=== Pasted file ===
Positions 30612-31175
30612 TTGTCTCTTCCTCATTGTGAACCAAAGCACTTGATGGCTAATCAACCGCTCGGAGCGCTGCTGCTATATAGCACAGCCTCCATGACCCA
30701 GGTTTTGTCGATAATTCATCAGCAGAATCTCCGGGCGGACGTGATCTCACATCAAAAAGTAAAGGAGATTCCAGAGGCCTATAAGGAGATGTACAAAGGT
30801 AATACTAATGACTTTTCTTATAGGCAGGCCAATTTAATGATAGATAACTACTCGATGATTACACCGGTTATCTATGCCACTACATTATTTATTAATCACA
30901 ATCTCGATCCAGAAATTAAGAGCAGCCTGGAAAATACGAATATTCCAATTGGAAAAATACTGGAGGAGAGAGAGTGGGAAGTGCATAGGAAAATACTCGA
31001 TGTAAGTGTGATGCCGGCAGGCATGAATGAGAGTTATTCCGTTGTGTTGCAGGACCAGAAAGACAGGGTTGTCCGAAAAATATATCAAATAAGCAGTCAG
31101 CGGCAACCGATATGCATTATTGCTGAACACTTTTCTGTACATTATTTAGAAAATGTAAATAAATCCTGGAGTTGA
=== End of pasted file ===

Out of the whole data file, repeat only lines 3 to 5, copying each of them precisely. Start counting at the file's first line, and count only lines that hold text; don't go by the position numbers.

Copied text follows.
30701 GGTTTTGTCGATAATTCATCAGCAGAATCTCCGGGCGGACGTGATCTCACATCAAAAAGTAAAGGAGATTCCAGAGGCCTATAAGGAGATGTACAAAGGT
30801 AATACTAATGACTTTTCTTATAGGCAGGCCAATTTAATGATAGATAACTACTCGATGATTACACCGGTTATCTATGCCACTACATTATTTATTAATCACA
30901 ATCTCGATCCAGAAATTAAGAGCAGCCTGGAAAATACGAATATTCCAATTGGAAAAATACTGGAGGAGAGAGAGTGGGAAGTGCATAGGAAAATACTCGA